Tips on how to pick authentic volunteering programs

6 tips on securing an authentic volunteering program. Source: Shutterstock.

TRAVELING is an opportunity to step away from the daily grind and explore a world beyond what you already know. It’s also an experience that is reserved for a privileged few.

Okay, maybe more than a few given that the international travel and tourism industry is continuously growing, but that doesn’t take away from the fact that you have to have a certain amount of dollars in your bank account to travel.

In other words, travelers have worked and saved to see the world, or for a lucky few been gifted a trip. But no matter the methods of funding the trip, traveling is considered a privileged experience.

The same, if not more so, applies to luxury vacations. Whether it’s flying first class, staying at an exclusive Maldivian resort, or taking a scuba diving trip along the Great Barrier Reef, there are more options for luxury travelers than ever in the 21st century.

That having said, every traveler should spare a thought to the people that aren’t as fortunate as them.

Traveling is about giving you perspective and opening your eyes to new cultures so understanding, appreciating and giving back to the communities that have welcomed you should be at the top of every traveler’s must-do list.

A form of giving back is called “voluntourism” but it’s not totally straightforward. It’s got a bad reputation across the world for enabling people to stay poor and struggle so that volunteers can believe they’re helping.

One such case of this was reported by The Guardian when a Guatemalan Christian mission, Hope of Life, was discovered to be scouting sick babies in remote regions and instead of rushing them to a hospital, they called the volunteers to come and retrieve them.

Essentially what the organization was doing helped the sick babies, but the focus was more on providing an experience for the volunteers, which is fundamentally wrong and harmful to those in need of help.

The volunteers at Hope of Life probably wouldn’t have known this was the case until it was exposed, but all the same, their efforts and money were poorly utilized and could have benefitted those in need so much more.

That’s why it’s essential to understand the type of volunteering you’re undertaking. Here are some tips to help you find out whether the program is authentic or just a money-grabbing scheme:

Know why you’re doing it

First, it’s important you know why you want to volunteer.

If you’re volunteering in order to improve job prospects, take selfies or because your friends are doing it, you’re doing it for the wrong reasons and you’ll most likely do it half-heartedly which won’t benefit anyone.

Source: Shutterstock.

You should volunteer because you want to make a difference to lives which aren’t as privileged as your own, create a world perspective that isn’t dominated by national news outlets, and to challenge yourself.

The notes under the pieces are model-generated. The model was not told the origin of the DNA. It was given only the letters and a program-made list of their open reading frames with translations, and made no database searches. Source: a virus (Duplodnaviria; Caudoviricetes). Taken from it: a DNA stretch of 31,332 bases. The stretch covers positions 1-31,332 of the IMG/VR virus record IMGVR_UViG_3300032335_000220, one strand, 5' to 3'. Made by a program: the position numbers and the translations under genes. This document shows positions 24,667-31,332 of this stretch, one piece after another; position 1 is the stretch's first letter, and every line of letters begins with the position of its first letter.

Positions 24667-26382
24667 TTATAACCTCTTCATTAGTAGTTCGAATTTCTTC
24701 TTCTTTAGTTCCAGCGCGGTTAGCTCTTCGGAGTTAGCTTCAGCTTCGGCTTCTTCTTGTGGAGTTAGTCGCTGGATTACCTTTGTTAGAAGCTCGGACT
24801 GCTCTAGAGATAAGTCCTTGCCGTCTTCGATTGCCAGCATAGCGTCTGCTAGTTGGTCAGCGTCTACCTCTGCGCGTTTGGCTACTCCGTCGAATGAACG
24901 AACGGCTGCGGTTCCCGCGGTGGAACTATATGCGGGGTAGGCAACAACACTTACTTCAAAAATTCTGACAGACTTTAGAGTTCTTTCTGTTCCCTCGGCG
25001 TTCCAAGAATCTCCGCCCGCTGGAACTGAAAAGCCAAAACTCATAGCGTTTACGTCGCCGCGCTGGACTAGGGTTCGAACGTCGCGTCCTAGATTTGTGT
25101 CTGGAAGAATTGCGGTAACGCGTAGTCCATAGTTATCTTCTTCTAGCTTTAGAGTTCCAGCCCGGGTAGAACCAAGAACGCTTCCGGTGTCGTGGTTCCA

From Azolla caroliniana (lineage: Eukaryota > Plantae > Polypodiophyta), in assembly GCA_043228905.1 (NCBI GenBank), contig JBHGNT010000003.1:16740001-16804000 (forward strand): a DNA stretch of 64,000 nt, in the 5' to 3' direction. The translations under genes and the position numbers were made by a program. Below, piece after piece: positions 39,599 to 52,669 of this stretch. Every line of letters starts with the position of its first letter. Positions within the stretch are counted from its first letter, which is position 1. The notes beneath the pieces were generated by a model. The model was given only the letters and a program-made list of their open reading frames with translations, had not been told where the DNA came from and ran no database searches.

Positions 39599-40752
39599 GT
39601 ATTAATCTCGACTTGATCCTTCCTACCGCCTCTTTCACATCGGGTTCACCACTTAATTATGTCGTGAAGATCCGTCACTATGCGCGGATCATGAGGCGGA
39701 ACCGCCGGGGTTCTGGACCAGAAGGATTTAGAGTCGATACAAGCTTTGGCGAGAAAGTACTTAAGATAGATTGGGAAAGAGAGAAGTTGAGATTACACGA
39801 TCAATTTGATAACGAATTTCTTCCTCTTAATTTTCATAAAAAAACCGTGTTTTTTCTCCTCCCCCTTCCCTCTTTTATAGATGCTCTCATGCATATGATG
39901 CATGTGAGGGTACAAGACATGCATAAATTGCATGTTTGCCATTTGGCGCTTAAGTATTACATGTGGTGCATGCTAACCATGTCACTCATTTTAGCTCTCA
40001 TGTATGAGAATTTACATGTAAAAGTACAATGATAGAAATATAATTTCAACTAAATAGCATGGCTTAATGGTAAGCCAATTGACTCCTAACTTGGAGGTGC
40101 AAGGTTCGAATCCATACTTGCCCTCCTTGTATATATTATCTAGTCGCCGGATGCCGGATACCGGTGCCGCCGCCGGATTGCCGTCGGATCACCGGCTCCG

Research

Figuring out whether the volunteer program is legitimate should start at finding easily accessible information online. This could be directly on their website or through a trusted third-party organization such as IVHQ, Greenheart Travel, or Volunteering Solutions.

However, don’t take this information at face value. Always investigate further by talking to as many people as possible.

Speaking to the organization

If you’re able to contact your host, talk to the staff at the organization and have your queries answered before you arrive.

One crucial question you should ask is, “How is the volunteer’s money used?” If you’re redirected to a snippet on the website or told an unconvincing spiel, it’s probably a sign that the organization isn’t using the money to help those it purports to.

Source: Shutterstock.

Unfortunately, there are many NGOs and so-called charities which are controlled by greedy board members who prefer to line their own pockets rather than help those the money is intended for.

Expect the organization to be as curious about you

The organization you’re thinking of volunteering with should ask as many questions about you as you do about them.

If an organization seems not to care about your experience, language skills, background or qualifications, chances are they’re just after your money.

Speak to those who have volunteered

On top of speaking to the program organizers, speaking to those who currently work at the organization or have previously volunteered there is a great way to get a feel for what’s in store.

Source: Shutterstock.

Ask them about everything from the hours you’re expected to work to what the accommodation is like, what to bring with you, the challenges and rewards you might face.

Never stop volunteering

Whether it’s an early morning spent litter-picking on the beach or years spent creating safe environments for vulnerable children, never feel as though the job is done.

This isn’t to say you need to spend your life volunteering but if you’re able to help those in less fortunate positions, do it in any which way, shape or form you can.